“Veterans and their families deserve our nation’s best efforts in providing the resources to ensure a seamless transition from military service to civilian life. I commend Microsoft for working to support these heroes by providing the tools necessary to be part of a 21st century work force,” said Congressman Bob Filner (D-California), chairman of the House Committee on Veterans’ Affairs. “As a nation, we reap the rewards of their dedication and sacrifice. Today, Microsoft has shown individuals, communities and neighborhoods what we can do if we work together. What may seem simple at the outset can lead to powerful changes for our heroes.”
According to the U.S. Bureau of Labor Statistics, there are nearly 185,000 unemployed Iraq and Afghanistan war veterans. The unemployment rate among Iraq and Afghanistan war veterans is 20 percent higher than the overall unemployment rate for nonveterans. While veterans are highly trained in military and leadership skills, many lack the formal education, training and certifications required by employers as they transition into the civilian work force. More than half of today’s jobs require some technology skills, and the Bureau of Labor Statistics estimates that will reach 77 percent in the next decade.
“Our servicemen and women are amazing leaders, but to be able to compete in the tough job market when they return from duty, many of them need access to technology training,” said Pamela Passman, corporate vice president of Microsoft Global Corporate Affairs, who announced the initiative at today’s National Association of Workforce Boards (NAWB) Forum. “We are bringing together organizations and companies that can combine their competencies and resources with ours to make the greatest possible impact to help veterans and their spouses.”
Organizations and veterans can find more information on this initiative by visiting http://www.microsoft.com/elevateamerica, and can get updates by following Elevate America on Twitter at http://twitter.com/elevateamerica.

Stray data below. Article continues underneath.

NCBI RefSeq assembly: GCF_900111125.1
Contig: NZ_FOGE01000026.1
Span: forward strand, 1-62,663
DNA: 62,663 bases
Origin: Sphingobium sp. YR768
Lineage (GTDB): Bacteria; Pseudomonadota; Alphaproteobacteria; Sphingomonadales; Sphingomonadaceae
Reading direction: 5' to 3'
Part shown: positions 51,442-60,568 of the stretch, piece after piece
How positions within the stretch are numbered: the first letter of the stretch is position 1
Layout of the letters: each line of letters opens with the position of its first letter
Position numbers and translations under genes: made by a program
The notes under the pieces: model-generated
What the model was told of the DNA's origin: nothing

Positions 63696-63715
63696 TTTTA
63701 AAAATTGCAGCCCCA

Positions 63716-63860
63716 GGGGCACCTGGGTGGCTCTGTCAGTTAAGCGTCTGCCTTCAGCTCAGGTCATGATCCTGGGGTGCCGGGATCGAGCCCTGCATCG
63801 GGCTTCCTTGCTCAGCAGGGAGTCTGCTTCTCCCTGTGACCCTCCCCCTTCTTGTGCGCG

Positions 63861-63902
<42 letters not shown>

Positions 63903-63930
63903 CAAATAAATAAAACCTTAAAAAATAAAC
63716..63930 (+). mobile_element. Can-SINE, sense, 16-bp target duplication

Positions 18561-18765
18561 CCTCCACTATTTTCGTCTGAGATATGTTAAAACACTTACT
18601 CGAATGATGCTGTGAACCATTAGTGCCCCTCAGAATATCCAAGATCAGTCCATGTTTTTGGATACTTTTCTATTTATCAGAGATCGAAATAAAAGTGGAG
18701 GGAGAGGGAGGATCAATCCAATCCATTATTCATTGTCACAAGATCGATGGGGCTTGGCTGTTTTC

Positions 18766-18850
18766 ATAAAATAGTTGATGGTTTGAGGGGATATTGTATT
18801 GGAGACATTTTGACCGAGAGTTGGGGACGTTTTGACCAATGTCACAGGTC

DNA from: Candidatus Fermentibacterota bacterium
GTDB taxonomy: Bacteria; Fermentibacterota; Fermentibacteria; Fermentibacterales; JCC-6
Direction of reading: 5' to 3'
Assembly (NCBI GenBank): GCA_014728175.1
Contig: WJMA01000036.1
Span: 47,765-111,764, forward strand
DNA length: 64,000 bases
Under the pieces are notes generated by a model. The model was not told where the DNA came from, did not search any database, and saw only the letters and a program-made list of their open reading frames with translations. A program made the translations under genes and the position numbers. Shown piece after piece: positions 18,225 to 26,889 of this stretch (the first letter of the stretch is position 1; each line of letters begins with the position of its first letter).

Since launching Elevate America in February 2009 as part of Microsoft Unlimited Potential, Microsoft has partnered with states to provide people with technology skills training, industry-recognized certifications and work force readiness tools to help them prepare for today’s jobs. Elevate America was designed as a program for all Americans, to help people gain skills to be more employable, sharpen their skills to retain current jobs, apply for jobs they were not previously qualified for and have the confidence to continue job-seeking. States have until March 31 to sign up for the program.
At the NAWB Forum, Passman reported on the results of Elevate America so far:
Twelve states have implemented the program: Colorado, Georgia, Illinois, Iowa, Kentucky, Maryland, Michigan, Mississippi, Missouri, North Carolina, Virginia and Washington.
To date, Microsoft has distributed more than 300,000 free training and certification vouchers to these states.
More than 50 percent of people who received vouchers proactively took the next step — beginning a training course or taking a certification exam.
Around 70 percent of the people who received the vouchers were unemployed.
Sixty percent were women, and 37 percent were between 41 and 55 years of age.
Thirty-three percent had a high school diploma or GED, and 42 percent had some postsecondary education or training (certificate, some college or four-year degree).
More information on Elevate America is available at http://www.microsoft.com/ElevateAmerica.